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Impact of Brexit on Wildlife Legislation

28 June 2016


Following the recent vote for the UK to leave the European Union (EU) there has been concern that Brexit could result in significant changes to environmental legislation in the UK. However, at this point in time, all existing legislation in relation to wildlife remains unaffected.

A key piece of legislation, the Conservation of Habitats and Species Regulations 2010 (as amended) is derived from the Habitats Directive (92/43/EEC) and Birds Directive (2009/147/EC) which affords protection to European Protected Species (EPS) including bats, great crested newt and dormouse (amongst others), as well as Special Protection Areas (SPAs) and Special Areas of Conservation (SACs). It is likely that following departure from the EU (which is unlikely to be completed until 2018 at the earliest), the UK would no longer be bound by either the Habitats Directive or the Birds Directive; however this key piece of legislation would still require review.

The vast majority of protected species, including EPS, are afforded protection under national legislation including the Wildlife and Countryside Act 1981 (as amended) and Protection of Badgers Act 1992. The Law Commission has undertaken a recent review of wildlife legislation and subsequently recommended consolidating existing wildlife legislation into a single Wildlife Bill. Whilst this review was undertaken well in advance of the EU referendum, no significant amendments to the levels of protection afforded to different species were proposed as part of this review. Therefore, whilst it is unlikely that any Wildlife Bill will be a high priority for Parliament given the raft of other legislation which will require review following withdrawal from the EU, current indications are that existing levels of protection will remain similar.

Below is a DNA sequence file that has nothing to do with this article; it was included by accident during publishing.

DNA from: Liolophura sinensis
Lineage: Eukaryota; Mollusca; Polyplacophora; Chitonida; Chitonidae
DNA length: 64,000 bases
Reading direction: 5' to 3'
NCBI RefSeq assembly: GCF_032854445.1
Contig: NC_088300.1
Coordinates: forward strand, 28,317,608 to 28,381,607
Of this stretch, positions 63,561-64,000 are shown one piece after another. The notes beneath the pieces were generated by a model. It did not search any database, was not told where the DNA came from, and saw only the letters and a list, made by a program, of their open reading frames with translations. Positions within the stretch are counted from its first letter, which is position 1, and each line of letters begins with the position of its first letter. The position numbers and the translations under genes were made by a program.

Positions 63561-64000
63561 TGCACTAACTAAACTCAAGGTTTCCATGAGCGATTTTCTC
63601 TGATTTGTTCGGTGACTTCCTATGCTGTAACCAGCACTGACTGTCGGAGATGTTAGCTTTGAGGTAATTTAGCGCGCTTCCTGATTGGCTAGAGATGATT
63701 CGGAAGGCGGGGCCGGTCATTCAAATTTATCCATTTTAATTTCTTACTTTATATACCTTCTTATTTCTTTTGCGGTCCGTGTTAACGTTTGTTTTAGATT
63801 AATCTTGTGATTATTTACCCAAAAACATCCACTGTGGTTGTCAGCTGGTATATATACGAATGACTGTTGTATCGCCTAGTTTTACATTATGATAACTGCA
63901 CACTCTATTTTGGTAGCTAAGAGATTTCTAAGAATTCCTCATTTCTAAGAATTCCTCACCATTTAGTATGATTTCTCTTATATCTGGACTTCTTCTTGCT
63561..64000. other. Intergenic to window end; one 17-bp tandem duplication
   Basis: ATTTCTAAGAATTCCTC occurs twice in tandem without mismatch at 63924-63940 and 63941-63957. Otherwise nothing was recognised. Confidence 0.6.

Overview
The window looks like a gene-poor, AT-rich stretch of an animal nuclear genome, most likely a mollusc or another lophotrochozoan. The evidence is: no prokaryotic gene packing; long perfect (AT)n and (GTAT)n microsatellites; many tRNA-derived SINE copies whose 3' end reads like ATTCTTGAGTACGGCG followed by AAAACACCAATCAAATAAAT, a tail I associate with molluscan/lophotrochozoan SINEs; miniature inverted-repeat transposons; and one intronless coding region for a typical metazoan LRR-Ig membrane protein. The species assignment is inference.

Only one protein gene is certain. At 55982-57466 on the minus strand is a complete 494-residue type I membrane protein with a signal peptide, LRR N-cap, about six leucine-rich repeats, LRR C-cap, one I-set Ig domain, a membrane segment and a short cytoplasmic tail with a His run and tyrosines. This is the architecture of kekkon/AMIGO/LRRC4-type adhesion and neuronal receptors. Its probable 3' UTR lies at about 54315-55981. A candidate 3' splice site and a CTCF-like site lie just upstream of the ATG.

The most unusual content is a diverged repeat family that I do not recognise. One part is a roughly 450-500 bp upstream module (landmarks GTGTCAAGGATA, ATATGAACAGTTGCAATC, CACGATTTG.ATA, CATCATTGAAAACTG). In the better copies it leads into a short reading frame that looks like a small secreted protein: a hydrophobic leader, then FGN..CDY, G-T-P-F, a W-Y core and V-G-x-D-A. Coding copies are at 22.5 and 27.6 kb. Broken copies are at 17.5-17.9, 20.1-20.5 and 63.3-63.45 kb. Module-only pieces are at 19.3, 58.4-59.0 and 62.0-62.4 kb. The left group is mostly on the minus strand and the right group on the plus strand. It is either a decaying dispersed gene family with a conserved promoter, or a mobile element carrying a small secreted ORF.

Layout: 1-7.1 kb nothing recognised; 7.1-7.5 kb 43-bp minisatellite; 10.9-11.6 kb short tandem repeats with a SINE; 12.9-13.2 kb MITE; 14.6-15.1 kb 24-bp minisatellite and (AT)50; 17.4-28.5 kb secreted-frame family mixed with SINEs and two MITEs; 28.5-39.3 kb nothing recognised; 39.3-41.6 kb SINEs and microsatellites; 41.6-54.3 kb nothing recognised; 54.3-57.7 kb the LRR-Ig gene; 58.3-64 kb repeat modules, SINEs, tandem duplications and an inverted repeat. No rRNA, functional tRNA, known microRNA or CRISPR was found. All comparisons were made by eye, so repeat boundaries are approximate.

A number of other Acts, which amongst others afford protection to Sites of Special Scientific Interest (SSSIs), are long standing and are not linked to EU Directives, whilst the UK is a signatory on a number of international agreements such as the Ramsar Convention and Convention on Biodiversity which will still be adhered to in light of Brexit.

Should you wish to discuss the implications of existing wildlife legislation on your project, please speak to one of our ecologists on 02380 261065, or email info@ecosa.co.uk.


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